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This Character In Alita: Battle Angel Is Totally Different In The Manga

February 14, 2019, saw the arrival of the still sequel-less "Alita: Battle Angel" to the movies, a production that established itself in no time as a welcome addition to the science fiction genre. Led by Rosa Salazar, alongside names like Christoph Waltz, Ed Skrein, and Mahershala Ali, with Robert Rodriguez in the director's chair, the project had a strong backbone. Though it didn't necessarily make waves with audiences or become a box office smash, it isn't without its merits. Not only is it quickly becoming a cult classic, but it's viewed by most as a solid yet Hollywood-ized take on the source material.

In the early 1990s, famed manga artist Yukito Kishiro debuted "Gunm" or, as it's most commonly referred to, "Battle Angel Alita." It caught on in no time, becoming a major factor in the manga magazine "Business Jump" reaching record sales numbers throughout the first half of the decade. Readers fell more in love with the titular cyborg heroine and her many adventures with each passing installment, making her presence impossible to ignore in the live-action adaptation conversation. Though it took time, the fans eventually got their wish...to an extent.

The 2019 feature follows most of the same story beats as Kishiro's writings, but it took some creative liberties along the way for various reasons. Here's just one example of a secondary character who was changed drastically in translation from page to screen.

Grewishka bears little resemblance to his manga counterpart

One of Alita's biggest obstacles in "Alita: Battle Angel" is the villainous Grewishka (Jackie Earle Haley) — a hulking murder machine whose sole purpose is to serve his master, Nova (Edward Norton). Though he puts up a tough-as-nails front to intimidate his enemies, the truth is, Grewishka is a truly tragic character. He lacks any self-worth and views himself as garbage, thanks partially to Nova's treatment of him as nothing more than a weapon. This insecurity leads to his downfall in his third battle with Alita, after being humiliated by her in the first and getting a measure of revenge in the second.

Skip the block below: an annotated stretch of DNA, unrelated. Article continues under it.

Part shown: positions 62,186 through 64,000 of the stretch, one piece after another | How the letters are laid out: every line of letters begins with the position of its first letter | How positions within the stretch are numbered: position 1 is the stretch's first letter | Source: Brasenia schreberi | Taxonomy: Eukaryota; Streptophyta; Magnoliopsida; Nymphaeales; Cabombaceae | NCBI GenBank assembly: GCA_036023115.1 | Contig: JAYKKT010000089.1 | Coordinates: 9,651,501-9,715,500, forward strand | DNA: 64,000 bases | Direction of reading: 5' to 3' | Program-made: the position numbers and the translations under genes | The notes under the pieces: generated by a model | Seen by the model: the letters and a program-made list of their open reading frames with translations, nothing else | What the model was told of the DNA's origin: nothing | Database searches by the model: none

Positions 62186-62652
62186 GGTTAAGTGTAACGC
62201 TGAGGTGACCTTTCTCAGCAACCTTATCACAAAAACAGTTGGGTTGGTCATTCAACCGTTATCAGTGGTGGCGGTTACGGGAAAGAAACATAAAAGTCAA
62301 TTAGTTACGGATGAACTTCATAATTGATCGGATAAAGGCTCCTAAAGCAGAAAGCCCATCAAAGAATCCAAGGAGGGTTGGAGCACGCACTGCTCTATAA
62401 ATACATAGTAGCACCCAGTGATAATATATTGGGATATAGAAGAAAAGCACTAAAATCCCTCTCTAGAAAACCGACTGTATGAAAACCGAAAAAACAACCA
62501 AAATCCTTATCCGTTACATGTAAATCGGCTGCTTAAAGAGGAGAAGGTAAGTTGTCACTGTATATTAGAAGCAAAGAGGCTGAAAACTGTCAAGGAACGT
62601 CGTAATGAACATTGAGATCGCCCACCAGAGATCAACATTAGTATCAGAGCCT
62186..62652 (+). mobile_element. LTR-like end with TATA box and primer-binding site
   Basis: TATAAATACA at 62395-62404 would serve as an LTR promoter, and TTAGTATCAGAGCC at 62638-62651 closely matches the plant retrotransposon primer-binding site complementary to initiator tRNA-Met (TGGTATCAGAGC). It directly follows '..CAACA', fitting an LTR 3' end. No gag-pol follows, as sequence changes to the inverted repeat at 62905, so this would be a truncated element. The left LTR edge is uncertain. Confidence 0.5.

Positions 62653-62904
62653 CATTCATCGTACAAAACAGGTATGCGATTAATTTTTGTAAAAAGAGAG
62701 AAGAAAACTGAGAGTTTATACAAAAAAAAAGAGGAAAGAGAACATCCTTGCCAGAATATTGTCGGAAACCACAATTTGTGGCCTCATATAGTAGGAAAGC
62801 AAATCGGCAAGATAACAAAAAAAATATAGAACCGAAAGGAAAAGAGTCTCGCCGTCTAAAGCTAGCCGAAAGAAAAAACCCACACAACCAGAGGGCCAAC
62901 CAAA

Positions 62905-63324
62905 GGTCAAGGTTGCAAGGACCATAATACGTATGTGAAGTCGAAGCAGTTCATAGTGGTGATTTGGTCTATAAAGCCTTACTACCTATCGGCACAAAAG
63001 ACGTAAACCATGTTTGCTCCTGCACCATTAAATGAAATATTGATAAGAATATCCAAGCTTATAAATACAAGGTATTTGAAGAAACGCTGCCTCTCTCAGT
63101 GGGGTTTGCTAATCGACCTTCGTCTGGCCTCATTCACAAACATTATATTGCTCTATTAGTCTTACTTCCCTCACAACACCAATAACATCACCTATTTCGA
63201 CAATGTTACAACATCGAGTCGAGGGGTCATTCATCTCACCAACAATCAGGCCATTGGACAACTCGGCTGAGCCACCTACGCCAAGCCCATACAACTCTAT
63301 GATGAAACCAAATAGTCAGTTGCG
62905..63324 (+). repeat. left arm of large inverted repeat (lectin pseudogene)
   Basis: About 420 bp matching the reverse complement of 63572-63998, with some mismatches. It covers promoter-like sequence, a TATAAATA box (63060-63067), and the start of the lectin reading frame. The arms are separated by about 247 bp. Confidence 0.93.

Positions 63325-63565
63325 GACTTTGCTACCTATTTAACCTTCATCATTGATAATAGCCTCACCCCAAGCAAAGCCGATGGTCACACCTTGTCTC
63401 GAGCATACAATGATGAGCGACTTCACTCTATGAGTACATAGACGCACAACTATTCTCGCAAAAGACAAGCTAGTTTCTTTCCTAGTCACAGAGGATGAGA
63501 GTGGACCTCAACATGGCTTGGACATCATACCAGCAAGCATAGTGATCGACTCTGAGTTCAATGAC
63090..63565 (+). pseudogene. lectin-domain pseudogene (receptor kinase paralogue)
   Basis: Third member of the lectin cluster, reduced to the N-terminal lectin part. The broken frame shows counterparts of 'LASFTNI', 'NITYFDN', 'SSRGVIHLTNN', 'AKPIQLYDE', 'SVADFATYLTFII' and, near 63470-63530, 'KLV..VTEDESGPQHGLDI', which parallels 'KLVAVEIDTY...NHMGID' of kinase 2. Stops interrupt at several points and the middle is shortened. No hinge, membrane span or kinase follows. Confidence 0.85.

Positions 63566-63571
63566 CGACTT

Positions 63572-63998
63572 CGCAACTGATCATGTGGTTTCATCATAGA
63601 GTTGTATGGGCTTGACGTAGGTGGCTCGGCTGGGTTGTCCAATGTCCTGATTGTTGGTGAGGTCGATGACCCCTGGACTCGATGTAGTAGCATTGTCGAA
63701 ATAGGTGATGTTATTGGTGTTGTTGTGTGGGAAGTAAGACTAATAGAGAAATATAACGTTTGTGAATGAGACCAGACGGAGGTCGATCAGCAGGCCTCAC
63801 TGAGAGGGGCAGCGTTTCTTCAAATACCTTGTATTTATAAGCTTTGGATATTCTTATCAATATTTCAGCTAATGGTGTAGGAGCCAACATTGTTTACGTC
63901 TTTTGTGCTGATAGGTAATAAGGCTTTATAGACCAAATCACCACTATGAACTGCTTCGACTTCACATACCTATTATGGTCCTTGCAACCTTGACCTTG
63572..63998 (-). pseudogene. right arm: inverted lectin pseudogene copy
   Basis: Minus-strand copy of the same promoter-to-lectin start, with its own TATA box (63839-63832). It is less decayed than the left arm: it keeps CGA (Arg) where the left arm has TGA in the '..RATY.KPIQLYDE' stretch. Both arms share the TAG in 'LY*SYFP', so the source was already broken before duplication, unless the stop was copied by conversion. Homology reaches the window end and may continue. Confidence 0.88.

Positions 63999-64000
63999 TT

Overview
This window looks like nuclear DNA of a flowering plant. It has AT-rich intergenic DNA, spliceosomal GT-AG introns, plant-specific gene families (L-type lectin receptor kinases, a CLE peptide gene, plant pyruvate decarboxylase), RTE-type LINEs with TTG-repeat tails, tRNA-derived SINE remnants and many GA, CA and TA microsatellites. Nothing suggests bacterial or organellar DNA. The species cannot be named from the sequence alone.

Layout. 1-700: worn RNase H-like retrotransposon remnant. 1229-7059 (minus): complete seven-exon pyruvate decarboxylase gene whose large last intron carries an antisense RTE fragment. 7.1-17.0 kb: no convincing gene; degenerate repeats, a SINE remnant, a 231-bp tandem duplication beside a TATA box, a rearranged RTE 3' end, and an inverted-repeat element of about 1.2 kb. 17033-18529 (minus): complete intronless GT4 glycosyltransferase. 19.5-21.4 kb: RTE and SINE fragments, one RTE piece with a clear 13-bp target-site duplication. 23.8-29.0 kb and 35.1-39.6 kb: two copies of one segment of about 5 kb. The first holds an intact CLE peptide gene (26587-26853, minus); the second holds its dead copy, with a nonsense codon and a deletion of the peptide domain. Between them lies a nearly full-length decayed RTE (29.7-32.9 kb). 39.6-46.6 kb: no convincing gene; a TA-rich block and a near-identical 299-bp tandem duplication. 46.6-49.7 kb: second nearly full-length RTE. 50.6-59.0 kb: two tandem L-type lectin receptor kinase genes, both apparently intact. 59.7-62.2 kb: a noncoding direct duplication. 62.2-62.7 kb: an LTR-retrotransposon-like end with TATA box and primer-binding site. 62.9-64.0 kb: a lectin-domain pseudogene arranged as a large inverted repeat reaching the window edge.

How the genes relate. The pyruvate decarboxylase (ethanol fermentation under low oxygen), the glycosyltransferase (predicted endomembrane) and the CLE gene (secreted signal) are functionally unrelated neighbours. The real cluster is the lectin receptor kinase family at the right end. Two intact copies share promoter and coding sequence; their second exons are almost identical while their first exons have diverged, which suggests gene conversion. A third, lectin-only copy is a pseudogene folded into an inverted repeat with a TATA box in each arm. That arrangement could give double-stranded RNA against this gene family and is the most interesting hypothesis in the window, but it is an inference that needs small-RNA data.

When comparing Grewishka to the version found in "Battle Angel Alita," a few noteworthy differences begin to arise. First and foremost, the character's name is "Makaku" on the page, and he carries no permanent allegiance to Nova or Vector (Mahershala Ali). Also, Makaku's backstory is totally different, having been burned by a flamethrower and left for dead in the Scrapyard sewers by a group of bullies before Nova found him. Once in his cyborg form, he constantly sought opportunities to be noticed to escape the pain of his past, which Alita fed into by acknowledging and fighting him.

Despite these serious discrepancies, Grewishka and Makaku aren't total opposites, sharing a couple of similarities. They're both touted as having extraordinarily strong memory capabilities and have openly expressed the desire to defeat Alita and turn her into a pendant they can wear around their necks (via Sinfully Cinematic). Strangely enough, this is just about where the overlap ends, so why would the minds behind "Alita: Battle Angel" change a major character like Makaku so significantly? 

The easiest explanation for the edits is that Makaku was simply too dark to translate into a PG-13 blockbuster. His thirst for human brains and depressing history wasn't exactly suitable for general audiences or children especially. Therefore, alterations were necessary, and the ultimate result was Grewishka: a cybernetic juggernaut with a serious inferiority complex.